We continued on into an industrial area of Zhongshan when I noticed palms along the waterways as I had along the highway. Something beeped again at the front of the bus, but neither the driver nor our guide appeared to care. I almost laughed aloud while I observed one of the men lean into the aisle to watch the road. I couldn’t help thinking this was to make sure Mr. Li paid attention to his driving.
At a lull in the loud conversation in Cantonese, Carolyn called out to Russ from the back of the bus. Did he know what the large framed squares and rectangles of water were? Since he sat closer to the front, he raised his voice and addressed Helen, who gave a cryptic answer: fish farms. It’s difficult to tell the approximate sizes as we were not close, and looked downwards from a moving bus. My wild guesstimate is 30 by 30 or 40 feet. A tall apparatus poked out of the center of the sectioned areas and I wondered if might be some sort of filtration system.
Zhongshan Quick Facts
- Palm trees along highway and waterway seemed strange
- Squares / rectangles of waterways framed by grassy strips are fish farms (fish ponds)
- Fish farm water looked clean like a lake or river, but muddy / no rocky bottom
- These are privately run, but government owned
- Shacks here and there not for humans habitation, but for tools and supplies for fish farms
- Usually two, sometimes three rice crops a year
- More about fish farming here
The French bus passed us travelling in the opposite direction. The driver pulled a wide left turn off the highway into a construction site with pipes and newly planted trees. There wasn’t much room to turn around. At last, quiet reigned and we caught up to the French bus again. Two or three kilometers later, we reached town and managed to find our hotel as we trailed the French bus.
After lunch Sue, Lorena and her husband went shopping for a half-hour until 2:00 p.m. at outside vendors. The rest of us stood around and chatted. Helen checked on us and announced she was going to the washroom. I followed because I had no idea where to find the Happy House. She walked into the men’s washroom—not an unusual mistake—rolled her eyes and changed direction with a loud laugh. Afterwards, since there was no paper and the hand dryer didn’t work, she offered me toilet paper from her purse. I said I carried my own, but she insisted. I told her I was prepared to dance and shake my hands to dry them if necessary. This is the second time we exchanged words.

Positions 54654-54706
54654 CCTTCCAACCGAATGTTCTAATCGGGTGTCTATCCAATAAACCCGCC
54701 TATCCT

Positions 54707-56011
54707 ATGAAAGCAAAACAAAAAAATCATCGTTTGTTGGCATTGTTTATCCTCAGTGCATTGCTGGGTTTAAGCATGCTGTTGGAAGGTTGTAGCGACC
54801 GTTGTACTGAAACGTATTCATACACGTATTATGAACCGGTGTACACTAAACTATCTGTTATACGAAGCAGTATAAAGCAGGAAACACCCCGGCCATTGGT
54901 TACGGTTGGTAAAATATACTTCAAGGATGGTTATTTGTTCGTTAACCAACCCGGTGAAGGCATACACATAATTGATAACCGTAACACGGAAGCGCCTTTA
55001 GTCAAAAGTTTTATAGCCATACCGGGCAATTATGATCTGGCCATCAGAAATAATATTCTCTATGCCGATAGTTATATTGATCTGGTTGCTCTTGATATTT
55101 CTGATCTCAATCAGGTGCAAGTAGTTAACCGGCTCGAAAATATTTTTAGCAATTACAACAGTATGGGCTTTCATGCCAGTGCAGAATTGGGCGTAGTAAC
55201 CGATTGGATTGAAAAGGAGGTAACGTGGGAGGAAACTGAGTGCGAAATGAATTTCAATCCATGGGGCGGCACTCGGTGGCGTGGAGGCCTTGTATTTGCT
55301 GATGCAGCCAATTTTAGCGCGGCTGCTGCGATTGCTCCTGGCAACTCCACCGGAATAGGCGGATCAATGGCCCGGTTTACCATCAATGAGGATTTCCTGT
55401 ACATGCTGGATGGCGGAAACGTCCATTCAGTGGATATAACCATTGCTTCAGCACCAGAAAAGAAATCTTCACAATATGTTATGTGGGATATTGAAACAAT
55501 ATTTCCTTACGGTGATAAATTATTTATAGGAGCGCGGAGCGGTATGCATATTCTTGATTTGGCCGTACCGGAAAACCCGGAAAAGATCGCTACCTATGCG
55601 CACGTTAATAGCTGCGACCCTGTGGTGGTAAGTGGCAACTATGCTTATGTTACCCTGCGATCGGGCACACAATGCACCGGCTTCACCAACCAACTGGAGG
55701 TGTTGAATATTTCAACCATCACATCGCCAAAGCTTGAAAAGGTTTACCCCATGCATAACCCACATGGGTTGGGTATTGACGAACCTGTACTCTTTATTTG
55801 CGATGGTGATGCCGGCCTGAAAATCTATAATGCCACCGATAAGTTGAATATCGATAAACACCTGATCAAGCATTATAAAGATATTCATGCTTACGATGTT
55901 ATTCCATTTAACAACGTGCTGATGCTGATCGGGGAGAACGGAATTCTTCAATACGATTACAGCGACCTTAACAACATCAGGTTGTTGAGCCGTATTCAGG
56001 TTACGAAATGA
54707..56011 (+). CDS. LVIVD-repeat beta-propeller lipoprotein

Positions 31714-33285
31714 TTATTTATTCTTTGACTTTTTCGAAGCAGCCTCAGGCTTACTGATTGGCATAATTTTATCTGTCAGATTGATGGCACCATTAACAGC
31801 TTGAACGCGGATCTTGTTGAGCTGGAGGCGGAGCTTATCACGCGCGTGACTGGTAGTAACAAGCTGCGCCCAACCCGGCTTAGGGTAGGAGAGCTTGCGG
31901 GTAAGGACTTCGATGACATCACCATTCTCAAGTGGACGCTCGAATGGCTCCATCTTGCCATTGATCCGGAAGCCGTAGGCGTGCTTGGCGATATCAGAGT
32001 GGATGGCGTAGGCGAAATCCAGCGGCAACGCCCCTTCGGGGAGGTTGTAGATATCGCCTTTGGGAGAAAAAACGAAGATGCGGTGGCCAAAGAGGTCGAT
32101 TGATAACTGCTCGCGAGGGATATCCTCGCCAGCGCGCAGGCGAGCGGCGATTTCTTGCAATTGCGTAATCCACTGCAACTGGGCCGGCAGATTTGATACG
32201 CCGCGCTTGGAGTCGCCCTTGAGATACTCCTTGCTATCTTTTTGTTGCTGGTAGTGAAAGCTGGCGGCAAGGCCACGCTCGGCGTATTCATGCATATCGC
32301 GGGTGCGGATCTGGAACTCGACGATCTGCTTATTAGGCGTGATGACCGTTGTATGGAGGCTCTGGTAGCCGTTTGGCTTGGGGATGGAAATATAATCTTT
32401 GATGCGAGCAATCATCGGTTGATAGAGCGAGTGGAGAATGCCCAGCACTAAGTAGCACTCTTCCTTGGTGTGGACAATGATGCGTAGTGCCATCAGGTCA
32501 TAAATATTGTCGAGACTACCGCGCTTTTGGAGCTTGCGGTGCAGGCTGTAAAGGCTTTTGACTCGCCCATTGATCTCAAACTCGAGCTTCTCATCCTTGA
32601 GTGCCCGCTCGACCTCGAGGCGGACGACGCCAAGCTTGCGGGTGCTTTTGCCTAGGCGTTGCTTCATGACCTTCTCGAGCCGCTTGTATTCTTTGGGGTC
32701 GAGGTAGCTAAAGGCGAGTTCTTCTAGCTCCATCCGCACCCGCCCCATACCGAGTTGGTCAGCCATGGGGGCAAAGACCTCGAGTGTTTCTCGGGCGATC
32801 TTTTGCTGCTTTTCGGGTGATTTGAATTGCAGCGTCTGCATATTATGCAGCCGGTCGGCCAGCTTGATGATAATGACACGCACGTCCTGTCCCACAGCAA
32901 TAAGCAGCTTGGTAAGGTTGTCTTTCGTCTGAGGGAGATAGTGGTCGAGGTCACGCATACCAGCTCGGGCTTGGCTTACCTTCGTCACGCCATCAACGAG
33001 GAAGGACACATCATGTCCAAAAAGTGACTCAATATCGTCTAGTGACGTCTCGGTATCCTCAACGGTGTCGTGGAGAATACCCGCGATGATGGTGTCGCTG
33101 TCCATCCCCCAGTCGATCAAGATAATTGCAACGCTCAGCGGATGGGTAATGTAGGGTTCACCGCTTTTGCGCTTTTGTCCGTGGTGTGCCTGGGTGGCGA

The driver and our guide continued to carry on a loud, spirited discussion. They weren’t quiet for a second. Helen kept playing with her hair, smoothing it and running her fingers through. Neither let up on whatever they were yakking about. He laughed. She continued to push at him with her voice. His knees bounced up and down. I wished he concentrated on his driving. At one point he lowered his voice, knee still bouncing and stared at her in the rear-view mirror. She kept nattering for the one and a half-hour bus ride to the hotel. Our English Group Eight kept moving deeper and deeper into the back of the bus. Sue inserted ear-plugs. Someone clapped their hands but it had no effect on the driver and guide.
Helen moved from sitting behind the driver to the seat opposite him. Why? At least they gave sideways glances at each other instead of talking into the rear-view mirror. I wished Mr. Li kept his eyes on the road instead.
Lily, our previous guide, had told us that Chinese people were not quiet. I thought I noticed a slight blush when she shared this information.
Helen and Mr. Li finally began a more animated conversation compared to what had sounded like murderous arguing. They smiled and sounded happier and were more relaxed, more companionable rather than combatant. Mr. Li smiled more, his voice lowered and his face became more enlivened.
Sue snoozed and I scribbled in my notebook. She had been disappointed only 30 minutes of shopping had been allowed. She managed to buy another T-shirt and was upset shopping around our next hotel may be department stores and not street vendors with whom one might negotiate a better price.
Finally, we arrived at our hotel in Zhongshan around 3:45 p.m.
Others areas in the lobby”
~ * ~
Next on April 24th – Zhongshan continued
For more related posts, click on China tab at the top of the page
© 2015 All Rights Reserved Tess @ How the Cookie Crumbles
You must be logged in to post a comment.